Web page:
While there is no defined clinical criteria for the diagnosis of cardioembolic stroke, the clinical approach should include a detailed history, clinical exam, neuroimaging, ECG and, importantly, echocardiography. Inpatient telemetry can be used to diagnose paroxysmal atrial fibrillation. Prolonged monitoring with outpatient holter monitors are recommended if suspicion remains for a cardioembolic source. Longer automated cardiac monitoring has been shown to be useful in detecting paroxysmal AF- even a 30-day recording can improve AF detection rates 5-fold (EMBRACE trial).
In 2014, the term “embolic stroke of undetermined source” (ESUS) was introduced as a subset of cryptogenic strokes for patients with non-lacunar strokes and no identifiable mechanism. The most prevalent source of emboli is thought to remain cardiac. Although initially AF was considered a major factor, it is now thought to be less important for a number of reasons: studies have shown that embolic events are not temporally close to AF captured on monitoring, ESUS patients are phenotypically different from AF related strokes and, incidence of AF detection in ESUS patients is similar to non- ESUS strokes. This is an area that warrants targeted research.
Transthoracic echocardiography (TTE) is often performed as a matter of routine. Transoesophageal echocardiography (TOE) is most reliable in detecting ventricular dysfunction and dysmotility, as well as interatrial shunts, atrial septal defects, and thrombosis at the atrial appendage. TOE is also useful in detecting patent foramen ovale (PFO). The association between PFO as a cause of cardioembolic stroke can be tenuous. PFO is present in about 25% of the population, and may serve as a channel for the shunting of a thrombus from the venous to the arterial circulation, a phenomenon known as paradoxical embolism. It is believed that only a small minority of strokes can be linked causally with PFO e.g. stroke after valsalva in the presence of a PFO or presence of deep vein/ pulmonary thromboses. A history of obstructive sleep apnoea can also be suggestive as it increases right to left shunting. The extent of shunting can be assessed intra-procedurally during TTE or TOE with agitated saline. The presence and size of the shunt can help with deciding which patients should undergo closure. The Gore-REDUCE trial showed that, with careful patient selection, PFO closure was associated with lower risk of recurrence.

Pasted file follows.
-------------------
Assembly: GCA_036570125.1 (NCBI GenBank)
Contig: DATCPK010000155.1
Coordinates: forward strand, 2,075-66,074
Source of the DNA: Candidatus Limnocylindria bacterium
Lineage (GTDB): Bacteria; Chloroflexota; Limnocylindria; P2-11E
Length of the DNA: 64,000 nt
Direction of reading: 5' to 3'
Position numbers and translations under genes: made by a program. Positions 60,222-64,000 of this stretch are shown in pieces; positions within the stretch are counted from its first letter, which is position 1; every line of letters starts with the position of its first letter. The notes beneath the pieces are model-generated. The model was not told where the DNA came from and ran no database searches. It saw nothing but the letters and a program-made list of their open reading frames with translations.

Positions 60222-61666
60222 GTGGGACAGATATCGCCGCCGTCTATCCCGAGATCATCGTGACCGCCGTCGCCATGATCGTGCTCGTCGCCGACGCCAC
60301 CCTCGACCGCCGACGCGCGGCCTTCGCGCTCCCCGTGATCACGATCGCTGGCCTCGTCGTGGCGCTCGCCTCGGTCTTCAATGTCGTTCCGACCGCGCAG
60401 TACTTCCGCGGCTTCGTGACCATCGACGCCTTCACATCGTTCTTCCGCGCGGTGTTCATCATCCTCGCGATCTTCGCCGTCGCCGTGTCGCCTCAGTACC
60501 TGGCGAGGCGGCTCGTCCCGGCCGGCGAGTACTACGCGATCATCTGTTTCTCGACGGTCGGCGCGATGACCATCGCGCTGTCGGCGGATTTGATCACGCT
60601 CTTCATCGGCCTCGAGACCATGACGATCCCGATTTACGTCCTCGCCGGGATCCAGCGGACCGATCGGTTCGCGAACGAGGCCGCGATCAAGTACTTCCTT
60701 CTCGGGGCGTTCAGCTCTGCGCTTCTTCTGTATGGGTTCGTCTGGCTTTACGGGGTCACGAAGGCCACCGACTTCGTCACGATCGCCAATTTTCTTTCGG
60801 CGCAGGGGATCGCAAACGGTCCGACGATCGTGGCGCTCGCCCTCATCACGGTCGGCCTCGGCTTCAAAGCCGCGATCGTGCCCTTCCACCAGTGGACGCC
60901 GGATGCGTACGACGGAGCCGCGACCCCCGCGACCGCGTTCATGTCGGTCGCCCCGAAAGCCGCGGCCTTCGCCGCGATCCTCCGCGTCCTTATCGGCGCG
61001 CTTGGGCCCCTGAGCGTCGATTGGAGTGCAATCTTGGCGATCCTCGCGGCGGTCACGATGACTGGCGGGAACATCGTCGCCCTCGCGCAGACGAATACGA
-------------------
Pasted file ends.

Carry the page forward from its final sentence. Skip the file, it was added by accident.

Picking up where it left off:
Cardiac embolism should be recognised as an important source of ischaemic stroke. It carries a high mortality and risk of complications as well as a high incidence of stroke recurrence. Inpatient assessment may be insufficient to diagnosis of AF; longer term monitoring is often warranted, particularly in cases of cryptogenic strokes. Anticoagulation is a safe and effective method or reducing stroke recurrence. Targeting cardioembolic strokes through improved detection and early treatment can reduce the global burden of stroke.
References available on request